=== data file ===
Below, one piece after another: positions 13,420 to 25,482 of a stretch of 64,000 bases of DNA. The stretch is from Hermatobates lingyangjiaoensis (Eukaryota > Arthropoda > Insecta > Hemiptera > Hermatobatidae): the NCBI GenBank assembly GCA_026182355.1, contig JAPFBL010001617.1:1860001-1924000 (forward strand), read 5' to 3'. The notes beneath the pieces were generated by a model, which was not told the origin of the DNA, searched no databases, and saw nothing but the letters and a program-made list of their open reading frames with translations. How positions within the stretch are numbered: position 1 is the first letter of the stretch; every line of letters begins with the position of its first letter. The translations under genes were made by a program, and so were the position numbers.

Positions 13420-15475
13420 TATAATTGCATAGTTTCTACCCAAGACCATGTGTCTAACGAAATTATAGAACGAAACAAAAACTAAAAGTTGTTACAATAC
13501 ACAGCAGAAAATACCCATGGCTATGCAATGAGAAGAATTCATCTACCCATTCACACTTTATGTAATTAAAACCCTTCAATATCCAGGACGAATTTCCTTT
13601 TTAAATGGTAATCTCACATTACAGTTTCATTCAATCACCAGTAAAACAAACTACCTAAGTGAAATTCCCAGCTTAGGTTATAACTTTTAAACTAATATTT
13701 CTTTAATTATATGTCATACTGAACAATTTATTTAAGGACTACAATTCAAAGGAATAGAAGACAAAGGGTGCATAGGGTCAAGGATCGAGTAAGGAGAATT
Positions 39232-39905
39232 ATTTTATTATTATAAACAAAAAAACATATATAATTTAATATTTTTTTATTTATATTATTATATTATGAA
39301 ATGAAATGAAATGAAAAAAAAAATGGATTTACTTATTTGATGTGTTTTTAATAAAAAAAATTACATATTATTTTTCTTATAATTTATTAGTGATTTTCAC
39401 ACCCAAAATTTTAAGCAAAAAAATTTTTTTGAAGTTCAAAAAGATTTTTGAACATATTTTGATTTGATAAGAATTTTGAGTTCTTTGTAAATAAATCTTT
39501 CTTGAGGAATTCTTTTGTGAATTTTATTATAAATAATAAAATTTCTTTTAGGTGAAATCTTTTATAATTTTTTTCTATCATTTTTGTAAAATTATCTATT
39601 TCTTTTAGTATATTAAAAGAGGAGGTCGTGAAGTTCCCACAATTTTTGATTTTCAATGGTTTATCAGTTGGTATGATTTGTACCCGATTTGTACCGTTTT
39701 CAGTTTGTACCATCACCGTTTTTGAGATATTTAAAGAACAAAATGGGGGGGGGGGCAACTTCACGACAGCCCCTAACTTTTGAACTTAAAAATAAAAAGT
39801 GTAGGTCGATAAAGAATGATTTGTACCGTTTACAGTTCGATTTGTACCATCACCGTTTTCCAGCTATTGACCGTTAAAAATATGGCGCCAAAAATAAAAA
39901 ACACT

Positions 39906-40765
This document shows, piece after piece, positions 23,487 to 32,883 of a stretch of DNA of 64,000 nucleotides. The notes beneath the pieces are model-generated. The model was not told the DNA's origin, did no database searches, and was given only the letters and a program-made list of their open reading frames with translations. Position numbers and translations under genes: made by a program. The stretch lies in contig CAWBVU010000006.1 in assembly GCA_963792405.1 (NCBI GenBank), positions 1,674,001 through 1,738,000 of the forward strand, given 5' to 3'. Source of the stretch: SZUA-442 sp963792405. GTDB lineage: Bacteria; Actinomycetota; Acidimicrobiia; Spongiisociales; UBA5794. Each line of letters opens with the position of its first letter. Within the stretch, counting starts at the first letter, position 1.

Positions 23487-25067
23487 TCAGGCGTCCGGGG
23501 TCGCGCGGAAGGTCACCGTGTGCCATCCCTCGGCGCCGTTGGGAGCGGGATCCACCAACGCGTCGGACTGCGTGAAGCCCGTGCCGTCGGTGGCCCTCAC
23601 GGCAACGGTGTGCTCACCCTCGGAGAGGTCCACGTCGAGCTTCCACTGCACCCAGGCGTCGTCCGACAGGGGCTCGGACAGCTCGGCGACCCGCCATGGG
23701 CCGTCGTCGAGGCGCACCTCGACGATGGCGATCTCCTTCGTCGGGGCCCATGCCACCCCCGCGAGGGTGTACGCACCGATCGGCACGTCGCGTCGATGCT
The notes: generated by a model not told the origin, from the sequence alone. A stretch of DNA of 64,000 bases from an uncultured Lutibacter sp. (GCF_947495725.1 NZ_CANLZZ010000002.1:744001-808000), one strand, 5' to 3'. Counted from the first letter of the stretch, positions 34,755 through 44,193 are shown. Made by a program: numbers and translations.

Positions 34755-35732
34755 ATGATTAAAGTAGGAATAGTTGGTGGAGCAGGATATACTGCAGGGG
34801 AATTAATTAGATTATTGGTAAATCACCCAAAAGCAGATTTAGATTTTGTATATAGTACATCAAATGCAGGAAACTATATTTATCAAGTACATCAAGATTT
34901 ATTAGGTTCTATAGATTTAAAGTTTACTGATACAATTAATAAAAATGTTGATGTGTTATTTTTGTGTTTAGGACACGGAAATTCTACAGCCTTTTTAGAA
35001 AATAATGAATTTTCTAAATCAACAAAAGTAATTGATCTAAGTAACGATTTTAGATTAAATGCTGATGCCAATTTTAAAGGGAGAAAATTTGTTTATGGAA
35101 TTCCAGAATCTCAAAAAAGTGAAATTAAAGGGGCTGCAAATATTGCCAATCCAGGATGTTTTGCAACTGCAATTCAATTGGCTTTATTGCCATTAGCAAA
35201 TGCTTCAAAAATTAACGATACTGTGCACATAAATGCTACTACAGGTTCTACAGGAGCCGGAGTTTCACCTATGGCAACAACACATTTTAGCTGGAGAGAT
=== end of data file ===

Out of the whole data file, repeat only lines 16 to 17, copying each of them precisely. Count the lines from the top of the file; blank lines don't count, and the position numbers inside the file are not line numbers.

Positions 39906-40765
This document shows, piece after piece, positions 23,487 to 32,883 of a stretch of DNA of 64,000 nucleotides. The notes beneath the pieces are model-generated. The model was not told the DNA's origin, did no database searches, and was given only the letters and a program-made list of their open reading frames with translations. Position numbers and translations under genes: made by a program. The stretch lies in contig CAWBVU010000006.1 in assembly GCA_963792405.1 (NCBI GenBank), positions 1,674,001 through 1,738,000 of the forward strand, given 5' to 3'. Source of the stretch: SZUA-442 sp963792405. GTDB lineage: Bacteria; Actinomycetota; Acidimicrobiia; Spongiisociales; UBA5794. Each line of letters opens with the position of its first letter. Within the stretch, counting starts at the first letter, position 1.